1878, to June, 1883, and Eev. M. E. Campion, from June, 1883, to 
the present time. Of those early priests, Father Martin was after- 
ward a Bishop in the South, and Father St. Palais was afterward 
Bishop of Vincennes. In connection with Father St. Palais' pas- 
torate in Logansport, is a historical incident worthy of especial 

On the occasion of his visit to Paris, in 1845, he was presented 
with a bell to be placed in his church at Logansport. It was of ex- 
cellent tone, unique in design and of superior workmanship, the 
metal of which it was composed containing an unusually large pro- 
portion of silver, made, so it was said, under the especial super- 
vision of the donor and for the only proper use of the Church of St. 
Vincent de Paul, in this city. In due time it was received here and 
put in its place with the most solemn ceremony. When the old 
church ceased to be used for its original and legitimate purpose, 
this souvenir bell was transferred to and now occupies a position in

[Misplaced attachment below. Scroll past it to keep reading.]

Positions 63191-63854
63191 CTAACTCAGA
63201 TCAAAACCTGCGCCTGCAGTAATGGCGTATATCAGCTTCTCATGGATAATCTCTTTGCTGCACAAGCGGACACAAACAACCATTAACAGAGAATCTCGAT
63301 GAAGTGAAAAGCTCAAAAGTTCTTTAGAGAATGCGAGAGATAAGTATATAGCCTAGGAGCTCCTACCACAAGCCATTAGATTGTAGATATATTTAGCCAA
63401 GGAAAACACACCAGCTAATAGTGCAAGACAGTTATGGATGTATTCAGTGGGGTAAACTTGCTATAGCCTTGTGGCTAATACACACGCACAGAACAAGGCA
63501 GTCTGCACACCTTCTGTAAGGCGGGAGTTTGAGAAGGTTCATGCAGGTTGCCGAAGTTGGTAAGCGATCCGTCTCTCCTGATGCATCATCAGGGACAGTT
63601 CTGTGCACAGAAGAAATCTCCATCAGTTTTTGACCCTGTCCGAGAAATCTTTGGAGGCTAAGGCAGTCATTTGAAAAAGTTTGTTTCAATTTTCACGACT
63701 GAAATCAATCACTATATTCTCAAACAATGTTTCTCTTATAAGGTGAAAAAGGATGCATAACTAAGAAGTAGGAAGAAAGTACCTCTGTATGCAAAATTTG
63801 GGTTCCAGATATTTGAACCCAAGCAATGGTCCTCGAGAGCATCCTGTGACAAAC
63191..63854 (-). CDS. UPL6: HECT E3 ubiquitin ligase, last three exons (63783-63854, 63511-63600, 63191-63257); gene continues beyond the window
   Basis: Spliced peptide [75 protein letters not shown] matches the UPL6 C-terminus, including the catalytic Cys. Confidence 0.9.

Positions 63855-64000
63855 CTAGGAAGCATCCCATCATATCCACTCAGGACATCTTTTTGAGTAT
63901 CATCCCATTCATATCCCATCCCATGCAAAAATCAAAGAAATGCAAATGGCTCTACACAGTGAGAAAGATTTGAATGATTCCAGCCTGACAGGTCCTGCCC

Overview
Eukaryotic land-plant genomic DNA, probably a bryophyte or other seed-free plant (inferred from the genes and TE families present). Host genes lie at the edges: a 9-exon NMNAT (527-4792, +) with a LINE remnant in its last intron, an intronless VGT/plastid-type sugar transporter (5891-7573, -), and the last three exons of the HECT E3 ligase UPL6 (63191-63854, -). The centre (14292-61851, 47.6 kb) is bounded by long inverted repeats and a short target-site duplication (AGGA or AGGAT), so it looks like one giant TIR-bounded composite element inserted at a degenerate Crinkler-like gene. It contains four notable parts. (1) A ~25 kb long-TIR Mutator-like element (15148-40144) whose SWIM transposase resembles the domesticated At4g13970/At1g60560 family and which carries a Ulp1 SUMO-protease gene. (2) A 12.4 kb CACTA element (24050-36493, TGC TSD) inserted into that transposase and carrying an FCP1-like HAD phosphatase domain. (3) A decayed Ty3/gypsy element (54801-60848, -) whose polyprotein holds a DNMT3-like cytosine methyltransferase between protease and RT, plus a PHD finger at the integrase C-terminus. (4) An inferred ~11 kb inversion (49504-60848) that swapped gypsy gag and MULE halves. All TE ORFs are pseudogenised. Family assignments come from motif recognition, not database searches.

state, in the vestibule at the door of the new church. The new 
church is now entirely out of debt, Father Campion, during his 
present administration, having removed the last vestige. The whole 
church property is valued at not less than $20,000. And about 325 
families now compose the membership. 

St. Joseph's [Caiholic) is an offshoot from St. Vincent de Paul, 
a considerable proportion of its original membership coming from 
that congregation. The first biiilding is of brick, situated on Second 
Street opposite the new Barnett Hotel, and was erected some time in 
the latter part of 1869, and mass was first celebrated in it by the first 
pastor Eev. Jacob Meyer, on the 2d of February, 1870. Father 
Meyer was succeeded by Eev. Von Schwadeler, who in turn was 
succeeded by Father Wittaw, and he by Father Meili. The present 
pastor, the Eev. Henry Koehne, assumed charged August 24, 1872. 
There were about sixty families in the congregation when Father 
Koehne came, and about $6,000 of debts. These debts were paid 
off in about two years under his careful management. Subse- 


queutl}', other and valuable improvements were made. The school 
was originally small and secular teachers were placed in charge. 
In September, 1877, the Sisters of Notre Dame came from Mil- 
waukee, Wis., and took charge of the school, since which time 
it has continued to prosper, and at this time there is not room